Nominees: Todd Haynes (Carol); Alejandro González Iñárritu (The Revenant); Tom McCarthy (Spotlight); George Miller (Mad Max: Fury Road); Ridley Scott (The Martian)

My Win: George Miller

Okay, feel free to crucify me now. I didn’t like Mad Max: Fury Road. However, obviously I recognize the impeccable craftsmanship and vision that went behind the film, almost unprecedented. George Miller’s vision surpasses most of his peers in this category. His toughest competition is Haynes and Iñárritu, both of whom could possibly take home the prize. But Mad Max will likely race to the finish.

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Best Animated Feature Film
Nominees: Anomalisa; The Good Dinosaur; Inside Out; The Peanuts Movie; Shaun the Sheep Movie

My Win: Inside Out

Inside Out‘s toughest competition is Kaufman’s Anomalisa. But the universal Pixar masterpiece is likely to take home the award. As I’ve said in my Top 10 of the year, Inside Out is a creative and poignant work of art that transcends age, time and gender.

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Best Screenplay
Nominees: Emma Donoghue (Room); Thomas McCarthy & Josh Singer (Spotlight); Adam McKay & Charles Randolph (The Big Short); Aaron Sorkin (Steve Jobs); Quentin  Tarantino (The Hateful Eight)

My Win: Emma Donoghue

This is yet another tough category. Tarantino’s latest has too many flaws to be rewarded. Sorkin does an incredible job with Steve Jobs (although I feel it was better suited for theater…) but his work from The Social Network likely overshadows another chance to win right now. For me, Room was a book that seemed unadaptable, especially with its five-year-old first person narrator. But Donoghue expertly adapts her work.

ALSO: Crossing my fingers for Jon Hamm in Mad Men and Oscar Isaac in Show Me a Hero!

Top 10: 2015 Movies

2015 was one of the best years for film in a long time. It treated us to a diverse set of female stories, smaller films that made big waves, and the long-awaited return to a galaxy far, far away. These are my personal picks for the Top 10 movies of 2015.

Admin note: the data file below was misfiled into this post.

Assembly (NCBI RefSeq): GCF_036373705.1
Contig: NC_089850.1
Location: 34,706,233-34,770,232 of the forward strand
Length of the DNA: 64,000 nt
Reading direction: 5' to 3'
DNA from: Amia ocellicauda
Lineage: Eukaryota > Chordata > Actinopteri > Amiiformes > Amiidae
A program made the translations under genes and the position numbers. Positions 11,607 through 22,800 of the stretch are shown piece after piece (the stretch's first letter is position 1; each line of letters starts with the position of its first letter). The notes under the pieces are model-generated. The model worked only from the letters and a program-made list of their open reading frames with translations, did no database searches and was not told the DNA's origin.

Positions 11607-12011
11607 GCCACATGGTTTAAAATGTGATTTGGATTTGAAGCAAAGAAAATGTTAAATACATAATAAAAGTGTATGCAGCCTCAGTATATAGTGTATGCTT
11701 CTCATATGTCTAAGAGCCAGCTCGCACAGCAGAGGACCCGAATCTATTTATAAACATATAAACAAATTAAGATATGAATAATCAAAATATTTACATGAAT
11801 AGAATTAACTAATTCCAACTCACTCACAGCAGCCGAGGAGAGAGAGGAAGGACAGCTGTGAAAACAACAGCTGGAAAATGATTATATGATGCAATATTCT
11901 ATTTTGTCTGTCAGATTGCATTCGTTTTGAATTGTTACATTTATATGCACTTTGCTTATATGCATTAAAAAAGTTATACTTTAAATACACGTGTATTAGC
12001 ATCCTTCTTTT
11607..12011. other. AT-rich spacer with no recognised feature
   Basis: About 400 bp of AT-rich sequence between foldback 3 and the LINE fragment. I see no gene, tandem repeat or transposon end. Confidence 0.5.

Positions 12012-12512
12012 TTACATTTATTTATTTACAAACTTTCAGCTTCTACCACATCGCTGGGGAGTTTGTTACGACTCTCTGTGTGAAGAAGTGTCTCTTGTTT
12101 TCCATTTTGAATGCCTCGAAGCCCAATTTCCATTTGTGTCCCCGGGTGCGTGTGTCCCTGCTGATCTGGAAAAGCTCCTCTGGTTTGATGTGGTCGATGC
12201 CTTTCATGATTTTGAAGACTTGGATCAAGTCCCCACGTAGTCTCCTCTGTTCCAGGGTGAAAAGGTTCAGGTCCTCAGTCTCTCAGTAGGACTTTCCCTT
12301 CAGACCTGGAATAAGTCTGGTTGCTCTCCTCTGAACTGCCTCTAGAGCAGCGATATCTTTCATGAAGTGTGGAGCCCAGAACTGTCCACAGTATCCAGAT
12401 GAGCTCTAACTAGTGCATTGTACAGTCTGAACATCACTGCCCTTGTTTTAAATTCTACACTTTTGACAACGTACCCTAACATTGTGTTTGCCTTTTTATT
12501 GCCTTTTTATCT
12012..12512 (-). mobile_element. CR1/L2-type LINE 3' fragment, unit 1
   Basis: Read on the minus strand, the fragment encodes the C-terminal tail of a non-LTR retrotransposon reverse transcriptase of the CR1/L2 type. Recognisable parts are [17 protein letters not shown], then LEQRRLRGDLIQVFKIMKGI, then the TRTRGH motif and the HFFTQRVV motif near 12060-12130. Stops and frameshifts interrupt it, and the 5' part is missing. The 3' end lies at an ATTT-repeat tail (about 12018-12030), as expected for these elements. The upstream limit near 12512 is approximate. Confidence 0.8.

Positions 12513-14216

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1. Brooklyn

I reviewed Brooklyn already for the blog, which you can see here. In short, it is my number one of the year because of its poetic and tender examination of what it means to leave home, led by an incredible performance from Saoirse Ronan. The sweeping, gorgeous film-making evokes classic Hollywood, as if Brooklyn stepped out from the very era it depicts

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2. Ex Machina

Taking my review from ScreenqueensEx Machina is one of the most daring, original and creative films of the year and one of the finest sci-fi films ever made. The film uses incredible practical effects and minimal CGI to craft a haunting realism. The gorgeous mountain exteriors and clinical futuristic interiors swiftly juxtapose the themes of nature vs. technology. The twist and turns of the story will leave you breathless and electrified. Ex Machina is a small film, almost like a play with its four-member cast, with big ideas. Ex Machina deftly explores the questions of ‘what is humanity? Is it merely the confines of our body or does it lie within the mind? Does the mind have a gender? Can societal gender roles extend to intelligent life?’ And, most importantly, it has Oscar Isaac disco dancing.

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3. Son of Saul